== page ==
Apart from gorillas, Uganda is highly endowed with various primates that also fetch a lot of revenue to the country and such primates include;
The average weight of an adult well grown male chimpanzee is between 35 and 70 kilograms, with a height of approximately 3 meters whereas an adult female chimpanzee weighs between 26 and 50 kilograms and a height between 2 and 4 feet. A chimpanzee’s life expectancy is at 40 years whereas that for those living in captivity can extend up to 60 years.
In Uganda today, Efforts to actually conserve the chimpanzees are extensively acknowledged and well supported. Actually The Jane Goodall Foundation has played a major role in the overall conservation of not only these Chimpanzees but the Gorillas as well found in Uganda.
Chimpanzees are the closest relatives to humans sharing about 98% of their DNA composition with humans. They are Sociable, intelligent as well as communicative and among their very fascinating traits is the ability to utilize tools like rocks for crushing nuts, empty pods for hollowing out water plus sticks for capturing termites from their holes. These skills are for long been passed on from generation to another and researchers say that different troops have specialist tasks, basing on their habitat as well as diet. Chimps stay in groups of 10 – 100 members. They can babysit each other’s young, kiss, groom one another and even hold hands. The young chimps become independent at the age of 4 year. Nonetheless, chimps can be aggressive and unsociable, mainly if disturbed and provoked.
Although they spend some time on ground, they normally feed and do make their sleeping nests up in the trees. Their diet varies comprising of leaves, seeds, fruit plus flowers.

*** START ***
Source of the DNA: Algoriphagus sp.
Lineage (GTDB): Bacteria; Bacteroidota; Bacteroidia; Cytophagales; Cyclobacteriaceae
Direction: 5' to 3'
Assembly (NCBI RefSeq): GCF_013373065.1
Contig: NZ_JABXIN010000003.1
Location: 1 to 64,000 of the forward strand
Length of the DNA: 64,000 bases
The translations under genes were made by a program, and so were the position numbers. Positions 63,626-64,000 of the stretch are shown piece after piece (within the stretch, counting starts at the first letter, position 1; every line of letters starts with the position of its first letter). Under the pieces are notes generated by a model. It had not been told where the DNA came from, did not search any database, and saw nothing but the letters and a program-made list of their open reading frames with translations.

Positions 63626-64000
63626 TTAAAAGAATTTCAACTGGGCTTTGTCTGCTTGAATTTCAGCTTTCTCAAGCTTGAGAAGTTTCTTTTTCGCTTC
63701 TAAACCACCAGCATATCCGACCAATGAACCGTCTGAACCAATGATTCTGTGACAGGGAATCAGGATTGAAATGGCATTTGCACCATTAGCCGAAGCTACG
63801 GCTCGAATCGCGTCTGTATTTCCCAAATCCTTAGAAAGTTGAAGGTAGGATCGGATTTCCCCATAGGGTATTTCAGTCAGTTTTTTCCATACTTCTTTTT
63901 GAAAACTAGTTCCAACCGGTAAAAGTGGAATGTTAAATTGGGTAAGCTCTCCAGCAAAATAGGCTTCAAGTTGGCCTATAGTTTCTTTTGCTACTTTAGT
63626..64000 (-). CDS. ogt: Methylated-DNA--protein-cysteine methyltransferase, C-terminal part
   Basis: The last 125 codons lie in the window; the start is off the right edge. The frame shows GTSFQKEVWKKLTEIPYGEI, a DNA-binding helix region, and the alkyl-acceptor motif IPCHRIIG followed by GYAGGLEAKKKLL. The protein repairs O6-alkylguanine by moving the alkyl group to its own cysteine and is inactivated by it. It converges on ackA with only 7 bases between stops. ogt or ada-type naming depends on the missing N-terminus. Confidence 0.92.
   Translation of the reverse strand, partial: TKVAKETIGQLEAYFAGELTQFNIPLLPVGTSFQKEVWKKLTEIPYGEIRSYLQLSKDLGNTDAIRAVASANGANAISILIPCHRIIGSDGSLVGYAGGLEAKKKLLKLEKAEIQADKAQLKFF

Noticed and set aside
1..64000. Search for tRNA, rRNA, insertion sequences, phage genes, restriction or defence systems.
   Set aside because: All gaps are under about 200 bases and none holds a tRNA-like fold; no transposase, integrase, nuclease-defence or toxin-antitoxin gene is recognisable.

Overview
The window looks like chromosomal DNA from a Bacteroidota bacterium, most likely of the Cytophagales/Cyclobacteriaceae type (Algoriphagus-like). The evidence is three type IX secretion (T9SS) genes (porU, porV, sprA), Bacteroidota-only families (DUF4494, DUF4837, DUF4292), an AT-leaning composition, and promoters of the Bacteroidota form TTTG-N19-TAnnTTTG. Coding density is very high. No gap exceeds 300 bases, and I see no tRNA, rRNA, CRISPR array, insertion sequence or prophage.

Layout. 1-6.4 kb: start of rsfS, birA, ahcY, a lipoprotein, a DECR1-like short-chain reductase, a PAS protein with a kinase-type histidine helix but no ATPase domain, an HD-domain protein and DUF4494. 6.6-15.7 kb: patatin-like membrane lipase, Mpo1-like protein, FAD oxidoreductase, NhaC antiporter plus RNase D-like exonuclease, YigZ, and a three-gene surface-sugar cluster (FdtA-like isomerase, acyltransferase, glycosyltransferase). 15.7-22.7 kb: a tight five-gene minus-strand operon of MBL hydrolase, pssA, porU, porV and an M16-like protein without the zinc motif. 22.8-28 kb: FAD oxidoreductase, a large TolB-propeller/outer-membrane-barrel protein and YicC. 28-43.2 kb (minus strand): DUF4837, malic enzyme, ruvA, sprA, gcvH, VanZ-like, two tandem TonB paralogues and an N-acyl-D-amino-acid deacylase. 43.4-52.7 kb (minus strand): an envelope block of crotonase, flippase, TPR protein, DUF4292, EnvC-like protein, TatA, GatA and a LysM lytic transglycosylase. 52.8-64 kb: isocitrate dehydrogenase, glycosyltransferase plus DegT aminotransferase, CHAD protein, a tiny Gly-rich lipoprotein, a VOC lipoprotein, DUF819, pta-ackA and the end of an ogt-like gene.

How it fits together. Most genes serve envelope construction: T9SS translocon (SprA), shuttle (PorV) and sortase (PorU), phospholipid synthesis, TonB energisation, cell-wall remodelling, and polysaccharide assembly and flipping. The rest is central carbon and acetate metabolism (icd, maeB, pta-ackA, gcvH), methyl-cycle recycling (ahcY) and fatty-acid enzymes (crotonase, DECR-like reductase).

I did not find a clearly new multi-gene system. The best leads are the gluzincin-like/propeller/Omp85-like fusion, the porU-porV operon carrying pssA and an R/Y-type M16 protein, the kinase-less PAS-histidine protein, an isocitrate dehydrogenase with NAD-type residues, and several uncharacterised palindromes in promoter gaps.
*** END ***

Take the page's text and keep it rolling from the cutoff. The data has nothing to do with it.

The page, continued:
Known by different sub- species names, baboons are unmistakable given their heavy build and dog-like faces and can be differentiated from other monkeys found in Uganda, and races differ only in superficial appearance. There are four types of baboons found in the sub-Saharan African of which only the olive baboon is found in Uganda. The other types of baboons that are not found in Uganda include Yellow baboons.
Baboons live in complex troops numbering between eight and 200 individuals. There is no dominant male as males frequently move between troops. Baboons are omnivorous. They forage openly in savannah-woodland for tubers, grasses, fruits insects and occasionally for small vertebrates. They are highly adaptable and for this reason they are the most widespread primate in Africa.
Baboons are the size of a large monkey with a shoulder height of 75cm, length of up to 160cm and body mass of between 25 to 45 kg. They are active during the day. They occur in all National Parks except the three montane ones and are also found in forest reserves.
In Uganda, baboons can be seen at Queen Elizabeth, Semiliki and Kibale National Parks, at Karuma wildlife reserves, Mabira forest reserve and at a few other conservation areas.
Black and White Colobus monkey
Unlike chimpanzees, the truly magnificent and unmistakable black and white colobus monkey spends most of its life in high forest canopy and rarely, if ever, visits the ground. It’s conspicuous because of its black-furred body which is off-set by remarkable white highlights; a facial fringe, a flowing ‘cloak’ and a tuft to its long tail.
‘Colobus’ derives from the Greek word for crippled for the primate has a useless stump in place of a thumb. This though doesn’t prevent it from making agile leaps through the canopy of up to 30m including very daring drops of up to 15metres, all of which are spectacular sights. It’s easily located by its frog-like croaking. It is probably the most widespread and common forest monkey in Uganda, and occurs in most sizeable forest patches and even in woodland.
Red Colobus monkey
It has very few distinguishing features but it’s a relatively large monkey with a reddish-greyish coat and a slightly tufted crown. It’s sociable and community set up is of troops of 50 or more individuals. These troops do not coexist but scatter.In Uganda,red colobus monkey can be seen at Bwindi Impenetrable National Park, Kibale and Semiliki National Parks, and at Bigodi Wetland Sanctuary where they are especially common.